Tracking Devices Mean Peace of Mind

"Project Lifesaver" helps caretakers and sheriff's deputies track missing patients with a bugged bracelet and a strange looking antenna.

A beeping sound is guiding deputy Laurel Allie through the woods off Miccosukee Road. She's searching for an Alzheimer's patient who has wandered away. It's really County Commissioner Tony Grippa, and the pair is showing off a potentially lifesaving tool that keeps tabs on Alzheimer’s patients.

Catherine Yoshikawa of the Tallahassee Alzheimer's Project says, "Right now in Leon County there's an estimated 3,500 people with Alzheimer's disease and 70 percent of them will wander. Seventy five percent of them will be chronic wanderers."

Priscilla Hawkins, whose mother has Alzheimer's, says, "A couple of times we had to get calls from people who found her wandering on main highways."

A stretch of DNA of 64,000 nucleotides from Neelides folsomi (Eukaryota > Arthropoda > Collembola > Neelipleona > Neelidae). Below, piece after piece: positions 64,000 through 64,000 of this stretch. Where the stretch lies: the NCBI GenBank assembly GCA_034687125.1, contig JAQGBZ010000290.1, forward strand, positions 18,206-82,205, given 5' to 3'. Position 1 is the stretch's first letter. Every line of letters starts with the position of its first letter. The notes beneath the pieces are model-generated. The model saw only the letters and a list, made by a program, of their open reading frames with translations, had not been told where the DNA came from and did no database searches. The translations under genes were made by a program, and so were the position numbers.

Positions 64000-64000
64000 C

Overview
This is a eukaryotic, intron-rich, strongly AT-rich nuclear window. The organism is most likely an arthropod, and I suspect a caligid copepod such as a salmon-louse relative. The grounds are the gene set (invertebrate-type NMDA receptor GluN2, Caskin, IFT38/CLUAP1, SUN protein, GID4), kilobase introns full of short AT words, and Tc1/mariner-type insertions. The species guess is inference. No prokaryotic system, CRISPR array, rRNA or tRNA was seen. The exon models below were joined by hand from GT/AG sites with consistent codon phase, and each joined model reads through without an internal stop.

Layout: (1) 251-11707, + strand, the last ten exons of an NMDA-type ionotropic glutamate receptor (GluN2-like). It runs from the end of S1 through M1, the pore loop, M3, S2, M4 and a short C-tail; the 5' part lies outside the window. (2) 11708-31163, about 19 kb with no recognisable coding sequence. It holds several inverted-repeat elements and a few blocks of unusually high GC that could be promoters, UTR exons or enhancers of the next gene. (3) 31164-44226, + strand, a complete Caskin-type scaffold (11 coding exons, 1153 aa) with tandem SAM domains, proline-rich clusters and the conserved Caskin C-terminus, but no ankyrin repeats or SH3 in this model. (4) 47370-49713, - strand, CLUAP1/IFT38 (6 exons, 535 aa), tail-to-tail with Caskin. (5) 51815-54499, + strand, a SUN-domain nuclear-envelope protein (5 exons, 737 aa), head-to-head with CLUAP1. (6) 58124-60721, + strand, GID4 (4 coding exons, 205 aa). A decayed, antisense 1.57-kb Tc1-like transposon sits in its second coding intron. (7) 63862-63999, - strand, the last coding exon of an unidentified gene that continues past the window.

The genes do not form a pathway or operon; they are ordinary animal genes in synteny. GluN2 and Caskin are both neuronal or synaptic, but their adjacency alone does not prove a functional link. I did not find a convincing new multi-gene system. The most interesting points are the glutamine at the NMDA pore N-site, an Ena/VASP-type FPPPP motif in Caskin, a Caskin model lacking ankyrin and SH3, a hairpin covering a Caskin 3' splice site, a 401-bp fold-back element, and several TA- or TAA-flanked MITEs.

Priscilla Hawkins' 67-year-old mother Elmarie is among the first Alzheimer's patients in Tallahassee to be outfitted with a wrist transmitter.

Priscilla says, "This will help us to know that within half an hour we'll be able to have her back with us. It won't be a difficult decision to give a call to 911 and say, 'we need you to track.’ "

Deputies say they can pick up a signal as far as five miles away, twice that far if tracking by helicopter. With a cost of $276 per bracelet, it's pricey, but those who care for Alzheimer's patients say the peace of mind it offers is priceless.

In Leon County, caretakers can get one of those wrist transmitters for free thanks to the Pilot Club and the Tallahassee Alzheimer's Project. If you want to know more, call the Alzheimer's Project at 850-386-2778.

The Pilot Club has purchased the first 25 transmitters and is hopeful donations will allow them to buy many more so they can continue to offer them for free.